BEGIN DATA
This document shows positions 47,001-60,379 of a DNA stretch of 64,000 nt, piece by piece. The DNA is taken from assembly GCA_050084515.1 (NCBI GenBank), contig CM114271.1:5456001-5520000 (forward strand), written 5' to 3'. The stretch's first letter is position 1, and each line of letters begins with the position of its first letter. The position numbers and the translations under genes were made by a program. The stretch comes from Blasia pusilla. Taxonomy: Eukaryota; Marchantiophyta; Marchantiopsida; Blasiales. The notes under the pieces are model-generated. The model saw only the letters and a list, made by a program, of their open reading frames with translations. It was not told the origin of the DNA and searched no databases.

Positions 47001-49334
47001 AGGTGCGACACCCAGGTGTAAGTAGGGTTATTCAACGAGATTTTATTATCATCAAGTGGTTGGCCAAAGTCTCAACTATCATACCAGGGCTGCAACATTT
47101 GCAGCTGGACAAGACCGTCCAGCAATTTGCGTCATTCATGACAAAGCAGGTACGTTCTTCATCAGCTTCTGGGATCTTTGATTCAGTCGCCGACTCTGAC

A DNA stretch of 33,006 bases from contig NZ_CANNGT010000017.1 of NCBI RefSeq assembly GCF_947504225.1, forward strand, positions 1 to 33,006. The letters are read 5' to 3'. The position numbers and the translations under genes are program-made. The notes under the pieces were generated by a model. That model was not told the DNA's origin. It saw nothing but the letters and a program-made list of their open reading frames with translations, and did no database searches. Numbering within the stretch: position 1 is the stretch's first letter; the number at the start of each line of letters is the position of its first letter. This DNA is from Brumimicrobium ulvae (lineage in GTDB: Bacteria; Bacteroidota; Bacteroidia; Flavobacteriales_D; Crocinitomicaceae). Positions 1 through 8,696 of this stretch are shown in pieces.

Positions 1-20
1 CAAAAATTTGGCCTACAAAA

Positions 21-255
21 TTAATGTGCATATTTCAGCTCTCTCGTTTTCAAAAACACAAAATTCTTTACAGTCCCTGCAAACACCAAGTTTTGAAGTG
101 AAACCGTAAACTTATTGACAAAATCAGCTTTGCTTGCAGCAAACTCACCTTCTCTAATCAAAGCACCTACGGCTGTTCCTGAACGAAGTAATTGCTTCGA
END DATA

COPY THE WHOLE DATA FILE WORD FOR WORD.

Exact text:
This document shows positions 47,001-60,379 of a DNA stretch of 64,000 nt, piece by piece. The DNA is taken from assembly GCA_050084515.1 (NCBI GenBank), contig CM114271.1:5456001-5520000 (forward strand), written 5' to 3'. The stretch's first letter is position 1, and each line of letters begins with the position of its first letter. The position numbers and the translations under genes were made by a program. The stretch comes from Blasia pusilla. Taxonomy: Eukaryota; Marchantiophyta; Marchantiopsida; Blasiales. The notes under the pieces are model-generated. The model saw only the letters and a list, made by a program, of their open reading frames with translations. It was not told the origin of the DNA and searched no databases.

Positions 47001-49334
47001 AGGTGCGACACCCAGGTGTAAGTAGGGTTATTCAACGAGATTTTATTATCATCAAGTGGTTGGCCAAAGTCTCAACTATCATACCAGGGCTGCAACATTT
47101 GCAGCTGGACAAGACCGTCCAGCAATTTGCGTCATTCATGACAAAGCAGGTACGTTCTTCATCAGCTTCTGGGATCTTTGATTCAGTCGCCGACTCTGAC

A DNA stretch of 33,006 bases from contig NZ_CANNGT010000017.1 of NCBI RefSeq assembly GCF_947504225.1, forward strand, positions 1 to 33,006. The letters are read 5' to 3'. The position numbers and the translations under genes are program-made. The notes under the pieces were generated by a model. That model was not told the DNA's origin. It saw nothing but the letters and a program-made list of their open reading frames with translations, and did no database searches. Numbering within the stretch: position 1 is the stretch's first letter; the number at the start of each line of letters is the position of its first letter. This DNA is from Brumimicrobium ulvae (lineage in GTDB: Bacteria; Bacteroidota; Bacteroidia; Flavobacteriales_D; Crocinitomicaceae). Positions 1 through 8,696 of this stretch are shown in pieces.

Positions 1-20
1 CAAAAATTTGGCCTACAAAA

Positions 21-255
21 TTAATGTGCATATTTCAGCTCTCTCGTTTTCAAAAACACAAAATTCTTTACAGTCCCTGCAAACACCAAGTTTTGAAGTG
101 AAACCGTAAACTTATTGACAAAATCAGCTTTGCTTGCAGCAAACTCACCTTCTCTAATCAAAGCACCTACGGCTGTTCCTGAACGAAGTAATTGCTTCGA